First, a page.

Armenian police on Tuesday detained more than 200 anti-government protesters as opposition parties stepped up pressure on Prime Minister Nikol Pashinyan over his handling of a territorial dispute with Azerbaijan.
Protests erupted in Yerevan on Sunday with the opposition demanding Pashinyan’s resignation, accusing him of plotting to cede to Baku the entire disputed Nagorno-Karabakh region over which the two countries went to war in 2020.
New demonstrations broke out on Monday and on Tuesday police cracked down on protesters who blocked traffic in central Yerevan, sparking chaotic scenes and the worst protests in the country since last September’s elections.
The Interior Ministry said “206 protesters were detained” in Yerevan and several provincial cities.
The protests highlight bitterness over Pashinyan’s leadership since the six-week war in 2020 that claimed more than 6,500 lives before ending with a Russian-brokered ceasefire deal.
Armenia and Azerbaijan have been locked in a decades-long dispute over Karabakh, the Armenian-populated region of Azerbaijan.
Armenia’s security service warned on Saturday of “a real threat of unrest in the country”, but Pashinyan’s ally and parliament speaker Alen Simonyan downplayed the risk of instability, insisting “there is no political crisis in the country”. Armenia”.
“The political forces, who lost the parliamentary elections in 2021, are aggressively trying to mount a wave of protests, but our citizens have already made their decision and will stay away from their attempts,” he told a news conference on Tuesday.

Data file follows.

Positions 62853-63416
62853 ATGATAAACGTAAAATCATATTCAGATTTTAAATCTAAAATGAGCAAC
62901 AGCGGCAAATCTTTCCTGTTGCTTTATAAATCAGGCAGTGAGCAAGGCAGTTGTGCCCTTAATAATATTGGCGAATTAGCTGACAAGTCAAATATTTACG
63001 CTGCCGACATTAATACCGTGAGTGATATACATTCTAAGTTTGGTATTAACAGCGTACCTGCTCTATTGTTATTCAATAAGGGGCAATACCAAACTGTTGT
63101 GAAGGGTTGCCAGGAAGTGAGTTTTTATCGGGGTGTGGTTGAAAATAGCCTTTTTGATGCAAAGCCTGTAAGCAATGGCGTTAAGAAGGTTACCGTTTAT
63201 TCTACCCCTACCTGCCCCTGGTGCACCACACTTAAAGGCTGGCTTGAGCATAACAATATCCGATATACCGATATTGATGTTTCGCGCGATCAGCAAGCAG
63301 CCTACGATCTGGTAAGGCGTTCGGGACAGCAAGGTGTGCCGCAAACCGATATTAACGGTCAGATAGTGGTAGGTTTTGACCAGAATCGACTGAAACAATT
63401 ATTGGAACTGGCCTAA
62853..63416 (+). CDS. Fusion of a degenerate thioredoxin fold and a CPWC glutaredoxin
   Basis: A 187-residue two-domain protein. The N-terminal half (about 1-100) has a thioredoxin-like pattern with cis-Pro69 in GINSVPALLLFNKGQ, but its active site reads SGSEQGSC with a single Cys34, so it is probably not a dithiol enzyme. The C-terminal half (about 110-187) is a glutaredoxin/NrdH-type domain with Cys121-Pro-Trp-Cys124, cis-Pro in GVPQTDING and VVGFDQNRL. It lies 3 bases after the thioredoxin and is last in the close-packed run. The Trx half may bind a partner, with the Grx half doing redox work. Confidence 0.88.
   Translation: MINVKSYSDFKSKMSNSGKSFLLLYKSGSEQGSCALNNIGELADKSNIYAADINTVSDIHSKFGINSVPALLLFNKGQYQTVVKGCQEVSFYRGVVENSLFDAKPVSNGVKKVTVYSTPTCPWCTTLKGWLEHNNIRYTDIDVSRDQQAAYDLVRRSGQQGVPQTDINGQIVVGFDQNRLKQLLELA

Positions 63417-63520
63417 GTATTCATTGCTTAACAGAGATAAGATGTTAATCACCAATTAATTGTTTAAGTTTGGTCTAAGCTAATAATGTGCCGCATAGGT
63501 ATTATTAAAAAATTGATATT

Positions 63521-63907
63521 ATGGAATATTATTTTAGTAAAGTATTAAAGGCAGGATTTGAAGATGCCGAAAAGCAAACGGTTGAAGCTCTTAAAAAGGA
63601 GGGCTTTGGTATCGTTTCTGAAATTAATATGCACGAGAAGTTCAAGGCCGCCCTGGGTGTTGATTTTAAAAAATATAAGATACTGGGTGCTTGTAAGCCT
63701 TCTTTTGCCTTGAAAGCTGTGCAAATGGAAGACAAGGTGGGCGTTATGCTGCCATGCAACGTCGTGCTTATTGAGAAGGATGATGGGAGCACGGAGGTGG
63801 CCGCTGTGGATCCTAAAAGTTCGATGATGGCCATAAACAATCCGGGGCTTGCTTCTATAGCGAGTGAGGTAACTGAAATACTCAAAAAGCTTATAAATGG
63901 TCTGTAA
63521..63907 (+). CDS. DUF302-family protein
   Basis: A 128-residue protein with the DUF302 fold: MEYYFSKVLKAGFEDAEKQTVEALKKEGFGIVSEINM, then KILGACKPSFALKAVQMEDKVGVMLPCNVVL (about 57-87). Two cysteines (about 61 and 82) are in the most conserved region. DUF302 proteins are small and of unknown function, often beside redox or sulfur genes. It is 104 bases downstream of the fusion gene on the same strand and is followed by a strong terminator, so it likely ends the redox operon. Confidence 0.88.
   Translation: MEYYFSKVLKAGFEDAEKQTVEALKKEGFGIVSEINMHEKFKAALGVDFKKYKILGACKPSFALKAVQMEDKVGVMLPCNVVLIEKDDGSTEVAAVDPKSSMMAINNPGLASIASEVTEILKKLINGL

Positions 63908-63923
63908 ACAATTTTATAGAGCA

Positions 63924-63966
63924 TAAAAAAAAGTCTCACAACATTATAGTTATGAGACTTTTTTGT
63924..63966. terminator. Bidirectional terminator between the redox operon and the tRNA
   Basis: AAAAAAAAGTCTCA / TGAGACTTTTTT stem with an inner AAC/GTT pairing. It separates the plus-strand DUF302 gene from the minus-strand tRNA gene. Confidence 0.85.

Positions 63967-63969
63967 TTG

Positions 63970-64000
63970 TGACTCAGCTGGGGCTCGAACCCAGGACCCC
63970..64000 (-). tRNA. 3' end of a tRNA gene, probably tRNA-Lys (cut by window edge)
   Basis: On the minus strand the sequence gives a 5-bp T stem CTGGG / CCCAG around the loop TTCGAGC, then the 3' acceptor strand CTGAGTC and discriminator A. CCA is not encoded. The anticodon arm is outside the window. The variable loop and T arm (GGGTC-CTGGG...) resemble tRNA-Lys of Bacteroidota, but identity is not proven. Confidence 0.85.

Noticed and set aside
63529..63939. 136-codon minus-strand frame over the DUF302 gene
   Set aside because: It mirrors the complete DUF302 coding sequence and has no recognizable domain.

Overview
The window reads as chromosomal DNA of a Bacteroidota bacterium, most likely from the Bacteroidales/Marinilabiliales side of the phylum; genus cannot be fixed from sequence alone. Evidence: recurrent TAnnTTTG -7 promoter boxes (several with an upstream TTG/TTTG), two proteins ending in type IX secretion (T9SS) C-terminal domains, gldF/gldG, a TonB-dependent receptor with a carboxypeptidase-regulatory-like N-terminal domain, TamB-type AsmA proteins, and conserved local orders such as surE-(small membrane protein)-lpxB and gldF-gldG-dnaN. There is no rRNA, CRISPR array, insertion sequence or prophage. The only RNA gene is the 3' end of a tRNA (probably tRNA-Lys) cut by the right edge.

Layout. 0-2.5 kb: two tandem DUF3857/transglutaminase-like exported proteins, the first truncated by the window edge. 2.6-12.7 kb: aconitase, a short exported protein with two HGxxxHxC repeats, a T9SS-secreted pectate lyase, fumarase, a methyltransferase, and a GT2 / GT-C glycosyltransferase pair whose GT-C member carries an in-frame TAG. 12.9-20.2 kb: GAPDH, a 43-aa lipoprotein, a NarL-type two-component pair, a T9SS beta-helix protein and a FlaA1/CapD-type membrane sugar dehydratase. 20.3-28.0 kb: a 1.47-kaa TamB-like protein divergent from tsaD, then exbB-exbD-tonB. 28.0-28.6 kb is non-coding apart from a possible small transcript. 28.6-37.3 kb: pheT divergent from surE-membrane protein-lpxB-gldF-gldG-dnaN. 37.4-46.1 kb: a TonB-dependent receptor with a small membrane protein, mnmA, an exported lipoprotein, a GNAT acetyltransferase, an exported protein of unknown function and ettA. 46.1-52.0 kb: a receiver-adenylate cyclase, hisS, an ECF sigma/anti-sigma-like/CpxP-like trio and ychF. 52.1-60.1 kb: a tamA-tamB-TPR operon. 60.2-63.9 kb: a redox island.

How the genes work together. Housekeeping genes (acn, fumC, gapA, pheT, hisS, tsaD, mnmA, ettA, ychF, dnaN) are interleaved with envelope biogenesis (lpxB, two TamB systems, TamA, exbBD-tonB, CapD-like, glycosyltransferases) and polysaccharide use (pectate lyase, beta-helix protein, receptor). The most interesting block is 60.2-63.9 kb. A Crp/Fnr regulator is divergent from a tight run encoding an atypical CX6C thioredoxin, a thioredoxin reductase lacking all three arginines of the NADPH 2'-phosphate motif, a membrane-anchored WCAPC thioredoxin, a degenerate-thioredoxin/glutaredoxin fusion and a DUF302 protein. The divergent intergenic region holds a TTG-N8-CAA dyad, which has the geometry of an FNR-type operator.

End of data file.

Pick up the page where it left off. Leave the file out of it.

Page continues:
– ‘Symbol of defeat’ –
Opposition leader and deputy speaker of parliament Ishkhan Saghatelyan said: “Pashinyan is a traitor and the ongoing street protests, which are increasing, will force him to resign.”
He called for a protest rally on Tuesday afternoon in Yerevan’s central French Square, where thousands rallied against Pashinyan on Sunday and Monday.
“Nikol must go, he will go, because he is a symbol of defeat and Armenia has no future with such a leader,” said blacksmith Sergei Hovhannisyan, 57, one of the protesters.
“He is ready to hand over Karabakh for which we have shed our blood,” he told AFP.
Opposition parties accuse Pashinyan of plans to cede all of Karabakh to Azerbaijan after he told lawmakers last month that “the international community calls on Armenia to reduce demands on Karabakh.”
Under the Moscow-brokered deal, Armenia ceded swathes of territory it had controlled for decades, and Russia deployed some 2,000 peacekeepers to oversee the truce.
The pact was seen in Armenia as a national humiliation and sparked weeks of anti-government protests, prompting Pashinyan to call early parliamentary elections that his Civil Contract party won last September.
Ethnic Armenian separatists in Nagorno-Karabakh broke away from Azerbaijan when the Soviet Union collapsed in 1991. Subsequent conflicts claimed around 30,000 lives.